EAGLE COUNTY — Amendment 66’s failure does not mean further budget cuts for local schools, said Jason Glass, superintendent of Eagle County Schools.
“Eagle County Schools made tough sacrifices over the past few years to get our budget in line with the new and lower revenue levels in Colorado,” Glass said.
Over the past three years, the school district cut millions of dollars and hundreds of people, reduced services, raised fees and suspended pay raises, Glass said.
“Amendment 66 would have begun to restore some of that lost capacity. While the failure of the amendment does not mean there will be further cuts, it does mean that our path back to pre-recession funding levels will take much longer and be more difficult,” Glass said.
Belt tightening pays off
That belt tightening resulted in the school district reporting a $1.5 million one-time surplus when its fiscal year ended.
Glass directed that some of the surplus money be spent on teachers and staff, temporarily restoring performance pay bonuses that had been cut along with everything else in the school district’s budget over the last three years.
As for the rest of the money, the school district is replacing things such as 8-year-old computers and making some much needed building repairs, which had been postponed in the face of budget cuts.
The school district is also changing its health benefits program, which save about $1 million a year, and is changing its bus transportation system to make it more efficient, said Dan Dougherty, the school district’s communications director.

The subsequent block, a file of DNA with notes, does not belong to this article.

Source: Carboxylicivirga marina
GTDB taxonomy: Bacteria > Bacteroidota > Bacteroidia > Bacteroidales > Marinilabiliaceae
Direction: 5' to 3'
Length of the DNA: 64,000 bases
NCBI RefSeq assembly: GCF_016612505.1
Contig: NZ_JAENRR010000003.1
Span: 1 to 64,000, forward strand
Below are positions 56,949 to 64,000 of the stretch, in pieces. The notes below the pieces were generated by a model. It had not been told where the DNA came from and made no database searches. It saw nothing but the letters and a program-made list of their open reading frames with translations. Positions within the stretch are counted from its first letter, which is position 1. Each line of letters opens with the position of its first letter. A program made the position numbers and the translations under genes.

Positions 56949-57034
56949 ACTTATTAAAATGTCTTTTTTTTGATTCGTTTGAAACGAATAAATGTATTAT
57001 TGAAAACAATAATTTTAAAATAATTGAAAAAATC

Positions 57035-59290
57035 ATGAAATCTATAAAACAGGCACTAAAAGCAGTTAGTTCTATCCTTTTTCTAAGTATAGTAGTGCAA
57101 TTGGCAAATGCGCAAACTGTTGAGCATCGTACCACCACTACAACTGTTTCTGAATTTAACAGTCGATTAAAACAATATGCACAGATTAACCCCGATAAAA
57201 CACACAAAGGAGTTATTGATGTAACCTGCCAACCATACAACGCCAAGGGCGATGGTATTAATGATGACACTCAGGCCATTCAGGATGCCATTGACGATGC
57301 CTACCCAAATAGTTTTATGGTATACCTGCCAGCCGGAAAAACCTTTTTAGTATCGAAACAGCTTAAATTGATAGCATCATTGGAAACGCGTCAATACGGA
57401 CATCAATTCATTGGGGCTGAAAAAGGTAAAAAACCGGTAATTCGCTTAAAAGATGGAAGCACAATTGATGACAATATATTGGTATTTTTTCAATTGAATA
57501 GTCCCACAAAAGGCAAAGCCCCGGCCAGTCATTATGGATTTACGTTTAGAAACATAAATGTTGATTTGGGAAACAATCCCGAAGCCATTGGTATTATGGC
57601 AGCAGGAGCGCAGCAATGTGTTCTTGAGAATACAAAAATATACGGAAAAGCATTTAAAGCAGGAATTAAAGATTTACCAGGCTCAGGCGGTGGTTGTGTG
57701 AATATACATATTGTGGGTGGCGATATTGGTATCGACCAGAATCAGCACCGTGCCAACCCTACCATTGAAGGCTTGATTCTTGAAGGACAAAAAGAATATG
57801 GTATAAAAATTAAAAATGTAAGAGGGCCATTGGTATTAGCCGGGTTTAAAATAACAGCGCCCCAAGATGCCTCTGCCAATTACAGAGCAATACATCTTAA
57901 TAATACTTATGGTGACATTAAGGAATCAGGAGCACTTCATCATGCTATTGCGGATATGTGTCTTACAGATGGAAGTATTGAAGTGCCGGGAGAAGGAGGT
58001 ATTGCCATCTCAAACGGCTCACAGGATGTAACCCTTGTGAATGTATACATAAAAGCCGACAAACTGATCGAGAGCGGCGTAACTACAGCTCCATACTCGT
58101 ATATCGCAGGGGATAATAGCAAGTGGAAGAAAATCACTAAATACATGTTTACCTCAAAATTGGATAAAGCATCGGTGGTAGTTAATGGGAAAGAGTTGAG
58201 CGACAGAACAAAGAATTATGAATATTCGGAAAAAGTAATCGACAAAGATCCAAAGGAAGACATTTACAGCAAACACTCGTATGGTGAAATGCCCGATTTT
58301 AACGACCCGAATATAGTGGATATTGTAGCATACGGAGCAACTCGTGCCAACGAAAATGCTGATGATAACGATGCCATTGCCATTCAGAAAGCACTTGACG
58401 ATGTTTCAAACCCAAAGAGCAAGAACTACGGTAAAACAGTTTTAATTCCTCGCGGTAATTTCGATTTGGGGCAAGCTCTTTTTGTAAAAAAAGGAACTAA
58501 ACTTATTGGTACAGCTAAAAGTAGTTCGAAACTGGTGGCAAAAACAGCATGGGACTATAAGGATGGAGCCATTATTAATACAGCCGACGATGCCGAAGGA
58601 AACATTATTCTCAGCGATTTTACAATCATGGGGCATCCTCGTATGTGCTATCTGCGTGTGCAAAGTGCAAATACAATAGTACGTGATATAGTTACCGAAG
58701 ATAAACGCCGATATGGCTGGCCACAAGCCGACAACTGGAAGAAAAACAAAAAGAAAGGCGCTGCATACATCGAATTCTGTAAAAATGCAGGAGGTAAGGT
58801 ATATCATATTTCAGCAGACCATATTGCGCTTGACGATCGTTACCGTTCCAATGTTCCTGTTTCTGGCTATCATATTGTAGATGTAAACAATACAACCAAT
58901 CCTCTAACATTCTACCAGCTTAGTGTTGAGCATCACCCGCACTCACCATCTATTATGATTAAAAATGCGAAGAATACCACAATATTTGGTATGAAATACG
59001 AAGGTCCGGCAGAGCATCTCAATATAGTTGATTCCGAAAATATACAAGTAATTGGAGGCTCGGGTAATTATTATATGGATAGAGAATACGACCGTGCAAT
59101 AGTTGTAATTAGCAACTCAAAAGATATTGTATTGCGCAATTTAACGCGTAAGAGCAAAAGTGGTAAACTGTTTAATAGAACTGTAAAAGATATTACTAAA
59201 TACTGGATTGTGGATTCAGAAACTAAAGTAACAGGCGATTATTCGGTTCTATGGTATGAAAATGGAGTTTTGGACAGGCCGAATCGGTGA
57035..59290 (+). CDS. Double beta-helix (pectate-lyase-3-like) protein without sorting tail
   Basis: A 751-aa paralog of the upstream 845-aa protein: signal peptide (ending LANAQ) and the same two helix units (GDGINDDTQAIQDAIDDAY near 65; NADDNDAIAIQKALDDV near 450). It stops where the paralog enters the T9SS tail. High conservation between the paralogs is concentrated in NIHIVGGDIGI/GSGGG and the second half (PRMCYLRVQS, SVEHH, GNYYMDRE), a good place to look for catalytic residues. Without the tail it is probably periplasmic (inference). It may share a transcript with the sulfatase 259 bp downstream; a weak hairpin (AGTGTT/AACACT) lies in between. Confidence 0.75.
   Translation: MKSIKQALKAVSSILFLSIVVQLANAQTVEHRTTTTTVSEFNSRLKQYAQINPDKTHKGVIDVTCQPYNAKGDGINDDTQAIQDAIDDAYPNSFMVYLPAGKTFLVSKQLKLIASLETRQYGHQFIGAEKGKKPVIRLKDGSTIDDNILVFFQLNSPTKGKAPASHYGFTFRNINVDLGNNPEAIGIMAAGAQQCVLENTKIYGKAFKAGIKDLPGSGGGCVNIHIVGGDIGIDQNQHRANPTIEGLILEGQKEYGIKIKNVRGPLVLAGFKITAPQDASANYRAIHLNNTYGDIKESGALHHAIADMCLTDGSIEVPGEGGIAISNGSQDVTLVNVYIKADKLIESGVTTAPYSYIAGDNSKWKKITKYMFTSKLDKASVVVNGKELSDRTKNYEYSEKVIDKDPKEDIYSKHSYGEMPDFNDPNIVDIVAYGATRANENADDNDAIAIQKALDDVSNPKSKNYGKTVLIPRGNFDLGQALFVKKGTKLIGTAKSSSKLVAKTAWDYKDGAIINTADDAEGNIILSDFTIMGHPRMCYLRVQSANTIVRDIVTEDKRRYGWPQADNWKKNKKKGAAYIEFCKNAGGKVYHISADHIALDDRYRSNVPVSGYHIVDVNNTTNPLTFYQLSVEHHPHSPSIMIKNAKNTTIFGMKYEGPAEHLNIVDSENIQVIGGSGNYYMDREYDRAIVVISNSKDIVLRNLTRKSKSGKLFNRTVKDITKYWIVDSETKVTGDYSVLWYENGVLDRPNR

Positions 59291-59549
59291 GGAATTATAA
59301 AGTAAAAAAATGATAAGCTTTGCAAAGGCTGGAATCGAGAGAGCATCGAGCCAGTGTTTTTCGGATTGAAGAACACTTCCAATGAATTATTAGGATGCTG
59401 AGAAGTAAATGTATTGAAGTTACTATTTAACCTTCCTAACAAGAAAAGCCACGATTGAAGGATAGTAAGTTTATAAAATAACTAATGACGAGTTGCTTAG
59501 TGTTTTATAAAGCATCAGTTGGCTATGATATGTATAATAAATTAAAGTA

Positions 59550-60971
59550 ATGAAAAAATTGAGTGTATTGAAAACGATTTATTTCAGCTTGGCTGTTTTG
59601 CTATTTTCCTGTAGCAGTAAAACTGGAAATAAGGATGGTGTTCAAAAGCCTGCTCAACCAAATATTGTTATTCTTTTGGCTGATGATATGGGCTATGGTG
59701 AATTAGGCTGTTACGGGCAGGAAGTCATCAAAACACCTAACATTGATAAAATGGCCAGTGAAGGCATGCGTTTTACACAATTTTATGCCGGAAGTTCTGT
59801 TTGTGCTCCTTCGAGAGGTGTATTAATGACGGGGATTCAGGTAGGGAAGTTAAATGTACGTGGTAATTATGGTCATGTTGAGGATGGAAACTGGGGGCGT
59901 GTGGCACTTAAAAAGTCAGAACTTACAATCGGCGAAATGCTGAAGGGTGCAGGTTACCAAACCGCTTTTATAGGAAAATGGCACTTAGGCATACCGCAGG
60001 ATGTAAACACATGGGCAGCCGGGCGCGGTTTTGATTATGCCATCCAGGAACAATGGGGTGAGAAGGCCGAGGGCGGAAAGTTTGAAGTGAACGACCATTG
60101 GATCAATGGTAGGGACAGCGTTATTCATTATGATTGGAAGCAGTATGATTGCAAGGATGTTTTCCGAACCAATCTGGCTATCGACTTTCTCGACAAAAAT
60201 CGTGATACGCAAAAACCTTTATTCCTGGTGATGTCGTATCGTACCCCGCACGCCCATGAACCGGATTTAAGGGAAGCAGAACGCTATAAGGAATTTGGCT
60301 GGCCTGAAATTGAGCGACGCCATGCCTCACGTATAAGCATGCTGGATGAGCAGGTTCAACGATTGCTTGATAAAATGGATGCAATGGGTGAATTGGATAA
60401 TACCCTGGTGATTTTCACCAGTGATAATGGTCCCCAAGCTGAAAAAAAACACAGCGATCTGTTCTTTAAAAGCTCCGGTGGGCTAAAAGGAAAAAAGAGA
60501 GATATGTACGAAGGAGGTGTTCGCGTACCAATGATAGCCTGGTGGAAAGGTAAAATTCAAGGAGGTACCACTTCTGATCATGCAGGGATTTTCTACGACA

The district is trimming its central administration. The district spends 7 percent of its budget on central administration and support staff, Dougherty said.
Earlier this year the school district refinanced its bond debt at a lower interest rate, which will cut $7 million from the payoff of the $128 million general obligation bond Eagle County voters approved in 2006. That money built and renovated schools and bought land.
That $7 million returns to local taxpayers in the form of slightly lower property taxes.
Making political hay
Almost before the ink was dry on Amendment 66’s defeat, Colorado’s House Republicans announced a package of education bills that range from transparency to transportation.
The Republican agenda includes some provisions from Senate Bill 13-213, the education reform package linked to the Amendment 66 tax increase. Republicans say they plan to address school spending transparency, student counts, capital construction and transportation equity for charter schools, and English language proficiency.
“By rejecting the massive tax increase championed by Gov. Hickenlooper and Democratic leadership, Colorado voters are telling us they want real education reform, but they want it done within existing resources,” said Minority Leader Brian DelGrosso, R-Loveland.
Rep. Jim Wilson, R-Salida, a House education committee member and former school district superintendent, will introduce the spending transparency bill.
DelGrosso will introduce a bill changing the way students are counted. Right now, students are counted on Oct. 1 and schools are funded based on students counted that day. DelGrosso’s bill will base school funding on average daily attendance.
Other proposed legislation
Republicans also say they’ll introduce legislation to equalize transportation funding between neighborhood schools and charter schools, and a bill to direct more funding to English language learners. Colorado’s schools have more than 110,000 English language learners.
Eagle County’s schools have the fourth-highest percentage of English language learners in Colorado. Lake County has the highest percentage.
Staff Writer Randy Wyrick can be reached at 970-748-2935 and firstname.lastname@example.org.
“Amendment 66 would have begun to restore some of that lost capacity. While the failure of the amendment does not mean there will be further cuts, it does mean that our path back to pre-recession funding levels will take much longer and be more difficult.”
Eagle County Schools superintendent